Amyotrophic Lateral Sclerosis or ALS is a progressive and ultimately deadly disease. Sadly, there are extremely few treatment options available for people with ALS (PALS). The only approved drug that can treat ALS, riluzole, only extends survival for a few months. Other drugs have failed to make a measurable impact on survival in clinical trials. Therefore, it is understandable that PALS and their caregivers often turn to alternative and complementary therapies to treat and manage ALS.
No magic bullet
When discussing alternative approaches to traditional medicine, one must first describe the state of traditional medicine for ALS. Unfortunately, it is rather dismal. There are a tremendous number of agents that have been tested and have failed to show any effect. Examples include celecoxib, ciliary neurotrophic factor, gabapentin, lamotrigine, lithium, talampanel, topiramate, valproic acid, verapamil, and minocycline. Clinical trials are ongoing for antisense oligonucleotide therapy and arimoclomol (both for familial ALS only), ceftriaxone, creatine, dexpramipexole, memantine, and tamoxifen. While it is important to stay optimistic, the track record of drug testing suggests that no single agent will be the “magic bullet” for ALS.
ALS causes problems in the central nervous system: A chance to intervene?
In fairness, it is also unlikely that a single herbal remedy, supplement, or alternative treatment will be the “magic bullet” for ALS, either. That said, all of this testing has revealed some interesting facts about ALS. First, the disease causes a considerable amount of oxidative stress. This oxidative stress occurs in the form of oxygen free radicals that disrupt many vital structures and processes in the brain and spinal cord (e.g., lipid peroxidation, cytoskeletal disruption, and mitochondrial damage). Second, ALS negatively affects mitochondria. Mitochondria are the “power plants” of the cell. One would expect that reducing oxidative stress, protecting mitochondria, and supporting cellular energy would help PALS.
Power in numbers?
Like drug trials, trials on single antioxidants (e.g., high dose Vitamin E) or substances to support cellular energy (e.g., Co-enzyme Q10) have been disappointing. What has not been aggressively tested—but could be helpful—are combinations of these substances. In other words, a single agent may not be the “magic bullet,” but a collection of ingredients that act in similar, even complementary way, could be beneficial. Instead of increasing the dose of a single agent to nearly toxic amounts, perhaps including modest doses of a number of agents that act on similar processes could do the trick. It is something that makes sense intuitively, but is rather difficult to test in a clinical trial (which is why the approach remains largely speculative among physicians and scientists)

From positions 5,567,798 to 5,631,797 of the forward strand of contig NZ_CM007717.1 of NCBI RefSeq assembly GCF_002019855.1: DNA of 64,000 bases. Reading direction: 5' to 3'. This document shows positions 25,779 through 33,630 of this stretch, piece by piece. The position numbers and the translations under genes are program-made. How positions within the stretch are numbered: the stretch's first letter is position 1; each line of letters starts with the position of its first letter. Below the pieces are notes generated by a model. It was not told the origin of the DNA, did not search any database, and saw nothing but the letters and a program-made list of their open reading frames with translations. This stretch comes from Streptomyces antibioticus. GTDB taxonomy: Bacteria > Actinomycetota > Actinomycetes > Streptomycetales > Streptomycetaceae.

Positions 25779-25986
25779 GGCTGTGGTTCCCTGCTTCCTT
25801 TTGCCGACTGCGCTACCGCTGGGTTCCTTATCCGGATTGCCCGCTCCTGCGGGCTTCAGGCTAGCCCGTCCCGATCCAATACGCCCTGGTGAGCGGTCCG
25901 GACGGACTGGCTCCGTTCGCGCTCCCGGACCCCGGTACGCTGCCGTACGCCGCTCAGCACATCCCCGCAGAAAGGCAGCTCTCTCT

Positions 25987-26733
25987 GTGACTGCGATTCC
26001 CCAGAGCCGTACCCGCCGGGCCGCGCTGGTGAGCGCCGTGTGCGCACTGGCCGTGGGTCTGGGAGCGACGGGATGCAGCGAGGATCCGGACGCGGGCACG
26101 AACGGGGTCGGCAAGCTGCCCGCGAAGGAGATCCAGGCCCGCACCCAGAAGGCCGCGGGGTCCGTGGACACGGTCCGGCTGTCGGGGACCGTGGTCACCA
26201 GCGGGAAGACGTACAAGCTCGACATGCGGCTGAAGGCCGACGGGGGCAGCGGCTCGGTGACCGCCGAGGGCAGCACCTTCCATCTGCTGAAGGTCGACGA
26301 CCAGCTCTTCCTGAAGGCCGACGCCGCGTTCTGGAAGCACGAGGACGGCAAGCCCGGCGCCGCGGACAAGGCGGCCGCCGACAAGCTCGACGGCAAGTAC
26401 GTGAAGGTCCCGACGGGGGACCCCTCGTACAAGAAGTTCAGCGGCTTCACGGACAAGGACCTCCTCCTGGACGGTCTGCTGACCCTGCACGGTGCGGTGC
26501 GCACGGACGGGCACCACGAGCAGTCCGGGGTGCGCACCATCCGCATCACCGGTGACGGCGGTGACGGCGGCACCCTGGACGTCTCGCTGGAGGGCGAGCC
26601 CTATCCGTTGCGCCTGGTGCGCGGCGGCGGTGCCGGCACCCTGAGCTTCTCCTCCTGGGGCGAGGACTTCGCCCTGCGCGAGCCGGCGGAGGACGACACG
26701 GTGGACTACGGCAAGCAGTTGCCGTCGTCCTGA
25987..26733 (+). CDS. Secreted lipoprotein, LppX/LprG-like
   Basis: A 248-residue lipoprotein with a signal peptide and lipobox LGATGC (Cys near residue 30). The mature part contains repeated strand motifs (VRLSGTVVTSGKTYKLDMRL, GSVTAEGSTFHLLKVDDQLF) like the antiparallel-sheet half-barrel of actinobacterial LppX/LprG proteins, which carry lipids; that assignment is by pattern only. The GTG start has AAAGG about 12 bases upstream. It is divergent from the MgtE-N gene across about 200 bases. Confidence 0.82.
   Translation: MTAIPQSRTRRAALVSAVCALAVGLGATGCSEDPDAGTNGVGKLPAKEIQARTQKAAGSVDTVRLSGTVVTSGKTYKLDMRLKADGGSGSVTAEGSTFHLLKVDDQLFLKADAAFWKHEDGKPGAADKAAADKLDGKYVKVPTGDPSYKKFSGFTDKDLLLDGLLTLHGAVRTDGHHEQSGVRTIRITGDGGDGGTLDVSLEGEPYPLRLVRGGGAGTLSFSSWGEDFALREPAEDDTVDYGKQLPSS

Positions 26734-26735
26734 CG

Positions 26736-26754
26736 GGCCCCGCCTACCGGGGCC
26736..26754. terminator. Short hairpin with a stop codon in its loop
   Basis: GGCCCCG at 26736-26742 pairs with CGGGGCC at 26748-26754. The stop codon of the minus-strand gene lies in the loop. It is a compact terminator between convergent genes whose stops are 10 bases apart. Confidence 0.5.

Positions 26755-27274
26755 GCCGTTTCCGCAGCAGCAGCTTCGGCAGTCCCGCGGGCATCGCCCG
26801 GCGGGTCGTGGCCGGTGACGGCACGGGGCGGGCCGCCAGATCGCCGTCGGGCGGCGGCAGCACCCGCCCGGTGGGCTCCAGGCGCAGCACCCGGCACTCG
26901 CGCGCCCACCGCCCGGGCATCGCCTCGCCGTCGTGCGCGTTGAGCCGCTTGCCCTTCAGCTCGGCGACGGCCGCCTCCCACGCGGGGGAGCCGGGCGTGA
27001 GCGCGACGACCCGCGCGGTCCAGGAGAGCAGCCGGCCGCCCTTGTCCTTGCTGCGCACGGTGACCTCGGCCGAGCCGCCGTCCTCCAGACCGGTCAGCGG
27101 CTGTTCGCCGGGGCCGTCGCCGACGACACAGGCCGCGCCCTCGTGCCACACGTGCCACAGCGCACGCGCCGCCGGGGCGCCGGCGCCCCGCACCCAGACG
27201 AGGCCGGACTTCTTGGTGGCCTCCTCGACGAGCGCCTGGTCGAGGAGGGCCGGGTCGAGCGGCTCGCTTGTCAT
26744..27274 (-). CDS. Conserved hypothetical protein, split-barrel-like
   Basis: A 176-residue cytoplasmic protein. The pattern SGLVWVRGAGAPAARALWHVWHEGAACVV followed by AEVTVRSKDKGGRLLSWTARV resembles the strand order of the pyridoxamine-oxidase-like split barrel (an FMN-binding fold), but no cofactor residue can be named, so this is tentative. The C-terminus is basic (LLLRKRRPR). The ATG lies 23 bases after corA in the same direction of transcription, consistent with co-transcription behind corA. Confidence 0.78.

- Vitamin C
- Vitamin E
- Vitamin D
- Alpha-lipoic acid
Putative mitochondria protectors:
- Ginkgo biloba
- B vitamins (some block apoptosis/programmed cell suicide)
- Phosphatidylcholine and phosphatidylserine (also help restore cell membranes)
Supports cellular energy production:
- B vitamins (needed for cellular enzymes)
- Coenzyme Q10
- Ketogenic diet/medium chain fatty acids (e.g., caprylic acid)
Complementary Therapies for ALS
Some complementary and alternative therapies may be helpful in controlling ALS symptoms, though research data on their helpfulness is limited. Perhaps the best example of this is acupuncture. Case reports have suggested that acupuncture can help improve ALS symptoms in some PALS, however large scale studies have not been done. The same can be said for related therapies such as art therapy, music therapy, and aromatherapy. If PALS feel better after these therapies and they are not exorbitantly expensive, it seems reasonable to use them as needed. It is important to understand, however, that none of these therapies is a cure.
Not all alternative treatments are the same
Some alternative treatments for ALS such as chelation therapy, mercury removal from fillings, aggressive detox diets, and atypical Lyme disease treatments do not have a sound biological basis. There is a vanishingly small amount of data to support the use of these treatments. It is also possible that some could be harmful. For example, the process required to remove amalgam fillings releases mercury vapors, which can be toxic. Additionally, aggressive detox diets could cause problems in PALS, especially in later stages when calorie intake, lean muscle mass, and overall nutrition are compromised.
It is impossible to concisely describe all of the alternative treatments for ALS that have been tried. On the other hand, it is rather easy to say that almost every single agent that has been tried has failed. With the exception of riluzole (which increases life expectancy by about two months) no single drug or ingredient changes the deadly progression of ALS. One glimmer of hope may be in the combination of ingredients. Since problems can occur with any substance when it is taken in excess, moderate doses of ingredients that have similar and even complementary effects could be potentially helpful in ALS. We will not know for certain until multi-agent clinical trials are conducted, but the possibility is encouraging.